Now on to the subject of painkillers. I like them. A lot. Vicadin. Pretty swift little ditty they engineered there. Makes you feel...happy. All over. I bet if I plucked my eyebrows I wouldn't cry like the last time I tried it. Maybe I could even finish any set of dishes my mom decides to start washing in the liquid fire she runs into the sink, and then calls it "warm dish water." Who knows. Feeling too good to try.

So how do you all feel about pain killers? Know anything I should watch out for? I hear something called "Cannabis" is pretty effective for pain as well.

Let me take you back, cause I'm going too Strawberry fields, nothing is real... and nothing to get hung about... Vicadin fields forever.

Monday, November 12, 2007


In honor of Veterans Day, I'd like to tell a story about my Dad, a Vietnam Marine Corps Veteran, and the lesson he taught me about pacifism.

When I was in 8th grade, we moved to Florence Alabama. It was hard. Really hard. My new school was split down the middle racially and the racism ran rampant on both sides of color spectrum.

Sometime in the middle of the year, the bullies at my school invented a game called "Jankum." The rules of the game were simple. To be "in the game" one only had to link your pinkie finger and from that point on, everything that was in your hand was fair game to be "janked." Sort of a toddler version of "car-jacking."

The game sucked. No one wanted to be in it except the few guys who invented it and wanted everyone’s stuff.

Well, we were pretty poor at the time and the school supplies that I had needed to last, or I went without. Inevitably, a few days after the game was invented, my new backpack was "janked" (stolen) from my feeble grip by a large kid by the name of Lo Allen. He was twice my size and a notorious fighter.

The internal fires of panic ignited and the bartering began. For the next 5 minutes I tried to avoid a fistfight, and somehow, convince Lo Allen to give back my friggin bag. Without looking like a big giant wimp and losing all self-respect, I somehow convinced Lo Allen to cut me a deal. He would "sell" me back my backpack for 3 dollars. Lunch money was 1.60 at the time and I handed that day's cash over and told him I could pay him the rest the next day. It was the best I could do. I figured I could make myself a lunch for the next day, pay the thief, retrieve my bag, and go on about my life. Suuuuure.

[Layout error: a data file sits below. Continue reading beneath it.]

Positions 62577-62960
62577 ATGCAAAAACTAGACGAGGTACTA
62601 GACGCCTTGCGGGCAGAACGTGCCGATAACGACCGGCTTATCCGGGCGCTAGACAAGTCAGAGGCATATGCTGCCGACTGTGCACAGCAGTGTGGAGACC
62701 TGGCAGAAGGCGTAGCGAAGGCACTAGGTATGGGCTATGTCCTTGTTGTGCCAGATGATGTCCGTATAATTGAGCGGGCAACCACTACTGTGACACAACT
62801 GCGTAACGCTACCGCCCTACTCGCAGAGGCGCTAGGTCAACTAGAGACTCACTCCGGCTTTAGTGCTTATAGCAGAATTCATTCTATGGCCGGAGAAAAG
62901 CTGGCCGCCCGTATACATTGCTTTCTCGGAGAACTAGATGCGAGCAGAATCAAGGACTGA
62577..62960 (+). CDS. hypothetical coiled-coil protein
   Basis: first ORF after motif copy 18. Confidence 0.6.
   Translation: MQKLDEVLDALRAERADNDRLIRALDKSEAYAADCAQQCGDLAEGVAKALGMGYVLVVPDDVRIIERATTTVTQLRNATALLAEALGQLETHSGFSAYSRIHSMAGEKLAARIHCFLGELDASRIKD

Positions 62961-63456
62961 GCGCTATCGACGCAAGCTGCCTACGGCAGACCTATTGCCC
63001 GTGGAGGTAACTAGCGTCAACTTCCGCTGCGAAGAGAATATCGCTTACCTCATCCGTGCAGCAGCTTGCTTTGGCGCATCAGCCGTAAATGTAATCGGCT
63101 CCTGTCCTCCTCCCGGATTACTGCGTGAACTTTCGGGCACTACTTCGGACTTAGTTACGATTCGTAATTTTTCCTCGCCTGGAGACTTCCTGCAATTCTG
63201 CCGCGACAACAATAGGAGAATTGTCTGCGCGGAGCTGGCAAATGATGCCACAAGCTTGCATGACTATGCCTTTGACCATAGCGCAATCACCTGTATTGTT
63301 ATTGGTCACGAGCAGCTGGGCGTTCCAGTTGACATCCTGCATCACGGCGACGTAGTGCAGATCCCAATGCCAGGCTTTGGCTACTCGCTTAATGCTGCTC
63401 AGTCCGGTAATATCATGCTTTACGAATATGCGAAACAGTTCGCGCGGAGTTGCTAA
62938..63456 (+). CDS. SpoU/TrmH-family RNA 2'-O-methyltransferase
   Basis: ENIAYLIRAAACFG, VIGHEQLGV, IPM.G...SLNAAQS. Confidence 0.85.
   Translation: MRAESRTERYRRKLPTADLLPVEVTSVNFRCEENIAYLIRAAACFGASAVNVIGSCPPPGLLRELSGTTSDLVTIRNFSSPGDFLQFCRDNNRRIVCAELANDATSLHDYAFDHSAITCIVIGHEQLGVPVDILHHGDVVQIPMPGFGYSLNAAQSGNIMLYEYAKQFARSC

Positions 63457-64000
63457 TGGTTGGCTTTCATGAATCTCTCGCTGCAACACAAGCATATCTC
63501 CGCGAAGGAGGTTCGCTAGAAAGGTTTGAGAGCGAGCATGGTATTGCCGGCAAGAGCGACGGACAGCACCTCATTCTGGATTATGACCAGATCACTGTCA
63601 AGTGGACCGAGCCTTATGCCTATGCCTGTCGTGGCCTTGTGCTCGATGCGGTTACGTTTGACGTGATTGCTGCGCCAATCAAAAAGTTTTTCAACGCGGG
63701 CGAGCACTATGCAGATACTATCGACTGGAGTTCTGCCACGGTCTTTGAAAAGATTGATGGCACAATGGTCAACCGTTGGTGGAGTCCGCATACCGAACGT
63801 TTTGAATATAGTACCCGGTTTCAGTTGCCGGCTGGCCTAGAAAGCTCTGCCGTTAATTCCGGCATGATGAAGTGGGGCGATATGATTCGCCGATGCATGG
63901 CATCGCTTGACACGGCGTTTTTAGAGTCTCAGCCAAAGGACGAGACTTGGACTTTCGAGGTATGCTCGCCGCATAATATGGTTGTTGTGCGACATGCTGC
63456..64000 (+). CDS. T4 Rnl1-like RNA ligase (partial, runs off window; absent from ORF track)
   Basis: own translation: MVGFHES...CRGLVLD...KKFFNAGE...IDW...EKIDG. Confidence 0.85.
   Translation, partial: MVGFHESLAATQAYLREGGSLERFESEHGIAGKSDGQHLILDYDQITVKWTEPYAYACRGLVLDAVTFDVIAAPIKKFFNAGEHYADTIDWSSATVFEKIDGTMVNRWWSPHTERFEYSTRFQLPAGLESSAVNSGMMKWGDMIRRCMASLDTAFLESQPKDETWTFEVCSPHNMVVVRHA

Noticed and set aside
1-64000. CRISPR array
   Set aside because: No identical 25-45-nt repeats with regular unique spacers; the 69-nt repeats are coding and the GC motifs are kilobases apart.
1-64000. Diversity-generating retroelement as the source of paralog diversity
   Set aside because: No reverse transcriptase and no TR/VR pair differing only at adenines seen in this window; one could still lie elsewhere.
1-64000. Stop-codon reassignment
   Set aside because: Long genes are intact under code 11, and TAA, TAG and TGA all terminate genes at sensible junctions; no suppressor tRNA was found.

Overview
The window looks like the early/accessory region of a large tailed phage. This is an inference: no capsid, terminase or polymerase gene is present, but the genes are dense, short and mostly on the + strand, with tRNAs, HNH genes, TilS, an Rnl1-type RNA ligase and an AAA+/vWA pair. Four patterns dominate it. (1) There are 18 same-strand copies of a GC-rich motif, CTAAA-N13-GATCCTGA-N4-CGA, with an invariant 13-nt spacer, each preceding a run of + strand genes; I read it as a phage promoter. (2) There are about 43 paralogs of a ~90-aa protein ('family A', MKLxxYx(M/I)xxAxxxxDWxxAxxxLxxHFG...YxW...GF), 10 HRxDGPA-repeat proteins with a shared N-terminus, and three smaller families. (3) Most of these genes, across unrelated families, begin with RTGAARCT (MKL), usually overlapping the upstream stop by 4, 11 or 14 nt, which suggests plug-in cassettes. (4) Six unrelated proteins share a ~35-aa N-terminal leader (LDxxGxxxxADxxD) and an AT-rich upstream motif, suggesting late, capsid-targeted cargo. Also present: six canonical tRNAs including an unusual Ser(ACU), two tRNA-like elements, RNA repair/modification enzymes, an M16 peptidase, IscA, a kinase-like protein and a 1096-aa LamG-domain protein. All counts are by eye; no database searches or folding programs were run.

As I handed Lo Allen my first payment installment the next day, I mustered all my courage, and simultaneously linked pinkies, disengaging myself from further "janks." He was not happy and felt it somehow unfair. I probably should have waited on that part of it because Lo Allen decided to charge me interest. 100%-per-day interest to be exact.

Shamefully, I paid that slimy piece of crap my lunch money for the next 7 days. After the 5th day I guess Lo Allen's conscience kicked in ever so slightly and he returned my bag. However, he still expected the daily money until he decided the debt was satisfied.

Seven school days of this crud ensued and by the end of every school day, I was starving. It had to stop. However, there was no way to turn Lo Allen in to the principle because, sooner or later, I would pay dearly for ratting. With no end in sight, I was stuck, totally lunchless and paying Lo Allen a $1.60 per day.

Finally, I went to my dad. I told him all about the sordid game, and my plight. He listened quietly and expressionless. By the end I was in tears and awaited his solution. The conversation went a little something like this:

"Well son, here's the deal. I'm only gonna say this once. If you go to school and give that puke another penny of your lunch money, and I mean ONE PENNY, I'M gonna whip your ass. It's either me, or him. Take your pick. Come tomorrow, I better smell the school lunch on your breath when you get home, and I better see that backpack."

He left the room and I sat speechless for about an hour. Even though it wasn't even close to what I expected to hear, and I was double-scared, something in me knew it was right. I couldn't argue and I knew he meant it. When the old man gave an ultimatum, he wasn't whistling dixie.

The next day arrived and Lo Allen approached me for the money, at the regular time. The fear was nearly crippling. That conversation went like this:

Lo Allen: "Okay, Sef (Seth) Where's my payment."

Me: "Sorry Lo. I can't do it."

Lo Allen: "Alright, I'm gonna bush (bust) ya if you don't give it."

Me: "Sorry Lo, my dad said he'd whip my ass if I gave you any more money. I can't do it."

Lo Allen: "Alright, after class, I'm gonna bush ya."

Me, scared poopless: "Well, I guess you're gonna hafta bust me then."